Criteria of inference. Historians use and cherish the narrative methods of explanation by antecedent events and situations; current results are outcomes of the unique and contingent web of all that came before and all that bears continuity with a present world in need of explanation. Historians also know that records of the past must be imperfect, for many kinds of data are not recorded as material remains, and much that could be preserved in principle has not survived in actuality. We always mourn lost data and hope for greater completion, but we do not apologize for the necessarily fragmentary record of our past, and we may treat spotty information as a delicious puzzle and a challenge. Antihistorians, like Laplace, get very antsy when they must use narrative data; they often become downright apologetic when they base a claim on anything other than a calculation or a direct observation of a present event.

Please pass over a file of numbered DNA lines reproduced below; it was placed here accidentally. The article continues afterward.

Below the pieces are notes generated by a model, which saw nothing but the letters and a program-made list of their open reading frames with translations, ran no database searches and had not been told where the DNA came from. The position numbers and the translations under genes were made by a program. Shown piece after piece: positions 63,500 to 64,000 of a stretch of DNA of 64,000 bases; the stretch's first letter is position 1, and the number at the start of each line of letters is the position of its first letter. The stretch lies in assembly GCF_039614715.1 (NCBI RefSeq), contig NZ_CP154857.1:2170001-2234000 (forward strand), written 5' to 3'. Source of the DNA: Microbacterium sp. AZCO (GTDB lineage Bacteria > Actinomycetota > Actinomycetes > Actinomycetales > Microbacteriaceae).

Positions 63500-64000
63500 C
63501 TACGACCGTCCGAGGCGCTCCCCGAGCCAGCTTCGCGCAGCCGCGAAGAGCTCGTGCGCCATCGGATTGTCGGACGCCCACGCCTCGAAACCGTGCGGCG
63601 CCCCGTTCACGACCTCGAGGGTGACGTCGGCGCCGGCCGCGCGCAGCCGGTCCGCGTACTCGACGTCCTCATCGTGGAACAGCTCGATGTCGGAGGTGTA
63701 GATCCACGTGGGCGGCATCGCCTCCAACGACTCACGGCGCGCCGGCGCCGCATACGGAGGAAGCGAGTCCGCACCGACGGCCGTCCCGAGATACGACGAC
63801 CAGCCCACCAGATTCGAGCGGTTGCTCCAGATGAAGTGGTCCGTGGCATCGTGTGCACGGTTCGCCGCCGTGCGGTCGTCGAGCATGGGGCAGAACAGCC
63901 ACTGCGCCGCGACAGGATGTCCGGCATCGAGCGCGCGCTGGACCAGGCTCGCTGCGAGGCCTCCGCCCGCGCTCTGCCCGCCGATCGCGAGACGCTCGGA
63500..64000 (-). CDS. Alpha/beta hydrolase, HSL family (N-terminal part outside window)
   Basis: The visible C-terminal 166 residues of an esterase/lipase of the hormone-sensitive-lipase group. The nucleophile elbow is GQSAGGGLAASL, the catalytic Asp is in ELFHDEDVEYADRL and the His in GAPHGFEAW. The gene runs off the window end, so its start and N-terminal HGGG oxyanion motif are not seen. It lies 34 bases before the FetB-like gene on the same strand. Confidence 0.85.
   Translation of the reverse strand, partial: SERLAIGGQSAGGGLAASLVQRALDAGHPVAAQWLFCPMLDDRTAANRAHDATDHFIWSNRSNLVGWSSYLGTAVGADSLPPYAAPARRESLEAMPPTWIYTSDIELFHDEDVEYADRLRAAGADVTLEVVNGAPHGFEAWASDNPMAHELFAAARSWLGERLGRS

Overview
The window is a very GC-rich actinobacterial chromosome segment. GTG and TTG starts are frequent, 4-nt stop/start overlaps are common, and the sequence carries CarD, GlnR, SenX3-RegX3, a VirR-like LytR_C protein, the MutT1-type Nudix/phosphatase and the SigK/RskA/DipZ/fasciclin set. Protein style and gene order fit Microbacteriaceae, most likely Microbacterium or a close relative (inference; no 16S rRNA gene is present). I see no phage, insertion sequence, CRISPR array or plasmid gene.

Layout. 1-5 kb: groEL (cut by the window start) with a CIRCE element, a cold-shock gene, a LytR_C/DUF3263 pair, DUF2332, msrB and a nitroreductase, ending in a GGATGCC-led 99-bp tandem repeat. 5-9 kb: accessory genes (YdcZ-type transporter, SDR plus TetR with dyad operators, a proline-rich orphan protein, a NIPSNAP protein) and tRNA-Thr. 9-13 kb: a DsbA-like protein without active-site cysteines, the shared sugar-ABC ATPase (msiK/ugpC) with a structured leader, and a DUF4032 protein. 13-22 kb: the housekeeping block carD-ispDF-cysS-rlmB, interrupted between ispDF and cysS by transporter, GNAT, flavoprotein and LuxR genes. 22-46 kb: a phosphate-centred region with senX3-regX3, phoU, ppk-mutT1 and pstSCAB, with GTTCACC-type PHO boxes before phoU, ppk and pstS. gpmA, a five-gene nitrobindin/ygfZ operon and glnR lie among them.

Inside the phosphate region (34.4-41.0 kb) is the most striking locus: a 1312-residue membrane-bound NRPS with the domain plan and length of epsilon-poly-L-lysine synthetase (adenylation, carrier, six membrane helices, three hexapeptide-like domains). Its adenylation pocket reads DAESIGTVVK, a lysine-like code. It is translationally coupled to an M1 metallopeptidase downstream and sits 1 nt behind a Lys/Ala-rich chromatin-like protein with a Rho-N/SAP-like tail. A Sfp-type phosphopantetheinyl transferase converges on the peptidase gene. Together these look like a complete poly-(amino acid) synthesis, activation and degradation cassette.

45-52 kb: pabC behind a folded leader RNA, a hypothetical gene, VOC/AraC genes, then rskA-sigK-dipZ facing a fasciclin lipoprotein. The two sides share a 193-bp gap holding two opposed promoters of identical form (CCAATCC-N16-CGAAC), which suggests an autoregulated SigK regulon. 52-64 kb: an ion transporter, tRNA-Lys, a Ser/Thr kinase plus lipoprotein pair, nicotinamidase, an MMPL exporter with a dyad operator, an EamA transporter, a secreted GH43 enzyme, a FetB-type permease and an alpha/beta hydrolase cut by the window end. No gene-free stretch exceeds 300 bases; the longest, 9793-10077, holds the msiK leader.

Laplace ended his discussion of the nebular hypothesis with just such an apology, speaking of "this planetary system, which I present with the mistrust that must accompany everything that is not the result of an observation or a calculation." Buffon, on the other hand, begins the Epoques with a paean of praise to the excitement and efficacy of digging into the archives of the past with narrative methods. Consider his opening words:
In civil history, we consult titles, we research medals, we decipher ancient inscriptions in order to determine the time of human revolutions and to fix the dates of events in the moral order. Similarly, in natural history, it is necessary to excavate the archives of the world, to draw old monuments from the entrails of the earth, to collect their debris, and to reassemble into a single body of proof all the indices of physical changes which enable us to go back to the different ages of nature. This is the only way to fix points in the immensity of space, and to place a certain number of milestones on the eternal route of time [my translation].